My wife and I were looking for a new light fixture for our dining room when we saw a bentwood pendant light we really liked in the West Elm catalog. The West Elm Bentwood Pendant Light wasn’t exactly what we were after so I decided to make one with the materials and finish that would better fit our space.
Here are the materials I used for this project:
- Edison Style Lightbulb
- Dimming Light Socket
- 8 Foot Braided Cord
- 6/4 Walnut (From my local hardwood lumber yard)
I started by cutting the wood down to size on the miter saw. I used walnut for the coloring, but any wood with long straight grain would work for this project. The piece I started with was roughly 2x6x28.
I switched over to the table saw to rip thin pieces of the walnut. The strips are about 1/16 of an inch thick and I used 18 strips in total. I used a feather board set 1/16 from the blade to keep the pieces uniform.
After cutting the thin strips, I cut two thicker 1/2″ strips that I could glue up to form the upper and lower rings of the light. I used a paint can for the diameter of the circle and cut the shape out with a jigsaw.
I cleaned up the jigsaw cuts by sanding the rounds with 220 grit sand paper.
To carve a groove in the center of the rounds I created a table saw jig that held the piece in place as I raised the blade into the round. The piece was bolted into place but I was able to spin the round over the blade to carve out a 1″ groove in the middle. The thin strips will go into this groove to be held in place.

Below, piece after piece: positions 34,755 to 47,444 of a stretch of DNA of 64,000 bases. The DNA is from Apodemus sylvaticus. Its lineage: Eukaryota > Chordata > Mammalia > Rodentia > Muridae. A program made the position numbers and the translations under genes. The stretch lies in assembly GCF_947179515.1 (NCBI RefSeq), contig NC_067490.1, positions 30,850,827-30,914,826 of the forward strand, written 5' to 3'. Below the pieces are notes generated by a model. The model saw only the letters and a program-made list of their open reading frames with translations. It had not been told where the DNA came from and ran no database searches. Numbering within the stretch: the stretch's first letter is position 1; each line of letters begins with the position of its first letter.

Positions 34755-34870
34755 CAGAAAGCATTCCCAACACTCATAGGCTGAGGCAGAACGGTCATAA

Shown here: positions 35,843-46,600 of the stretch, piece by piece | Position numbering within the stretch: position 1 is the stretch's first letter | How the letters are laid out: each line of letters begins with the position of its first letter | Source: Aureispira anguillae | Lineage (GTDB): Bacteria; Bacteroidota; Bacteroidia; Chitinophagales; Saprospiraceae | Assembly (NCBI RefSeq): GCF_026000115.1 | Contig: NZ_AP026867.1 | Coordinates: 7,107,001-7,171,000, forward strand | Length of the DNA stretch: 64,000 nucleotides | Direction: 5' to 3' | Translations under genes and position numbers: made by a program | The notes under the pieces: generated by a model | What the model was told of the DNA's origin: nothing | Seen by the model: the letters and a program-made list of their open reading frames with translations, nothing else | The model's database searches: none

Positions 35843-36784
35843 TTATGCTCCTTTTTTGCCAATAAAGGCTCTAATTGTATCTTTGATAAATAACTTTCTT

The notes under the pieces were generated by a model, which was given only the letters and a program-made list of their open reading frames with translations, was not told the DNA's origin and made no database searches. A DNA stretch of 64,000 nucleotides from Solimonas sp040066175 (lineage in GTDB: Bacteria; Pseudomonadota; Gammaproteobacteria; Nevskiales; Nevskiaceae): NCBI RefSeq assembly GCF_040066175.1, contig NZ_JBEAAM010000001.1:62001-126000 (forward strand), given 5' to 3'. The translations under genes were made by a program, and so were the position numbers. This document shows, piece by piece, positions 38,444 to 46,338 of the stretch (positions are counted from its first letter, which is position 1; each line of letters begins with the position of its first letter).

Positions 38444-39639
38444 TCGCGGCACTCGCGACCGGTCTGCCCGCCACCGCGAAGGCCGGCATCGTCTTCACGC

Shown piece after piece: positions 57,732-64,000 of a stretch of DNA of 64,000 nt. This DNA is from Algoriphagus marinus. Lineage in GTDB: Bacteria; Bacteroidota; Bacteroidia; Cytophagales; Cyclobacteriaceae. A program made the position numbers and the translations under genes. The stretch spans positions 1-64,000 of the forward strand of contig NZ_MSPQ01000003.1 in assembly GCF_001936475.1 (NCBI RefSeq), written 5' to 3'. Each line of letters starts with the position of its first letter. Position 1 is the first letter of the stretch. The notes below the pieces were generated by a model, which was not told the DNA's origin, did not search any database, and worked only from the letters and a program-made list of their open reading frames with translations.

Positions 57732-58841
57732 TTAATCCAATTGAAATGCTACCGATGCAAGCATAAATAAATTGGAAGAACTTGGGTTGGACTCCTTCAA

After soaking the strips in hot water in the bathtub for about 30 minutes I placed them in this bending template and let them dry for about an hour. The strips had a lot of spring back, but they were much easier to bend to a consistent shape after setting up in the form. The form was made by just drilling some holes in a piece of wood and creating a cage for the strips to sit in out of colored pencils.
Assembling the light was very easy. I put 4 strips in first at the top, bottom, left and right. Then i just layered in additional strips trying to keep the spacing even all the way around. The strips overlapped into the grooves in the rings with a tight fit and didn’t require any glue to keep them in place.
I used an underwriters knot to secure the socket onto the threaded cord. After the wiring was complete I screwed on an Edison style lightbulb into the socket and passed the other end of the cord through the slats and through the hole in the upper ring.
I removed the old fixture and installed my new West Elm inspired bentwood pendant light with the existing wiring. The bulb is dimmable at the fixture and looks really cool above our dining table.
Be sure to subscribe to my YouTube channel for more woodworking and DIY projects.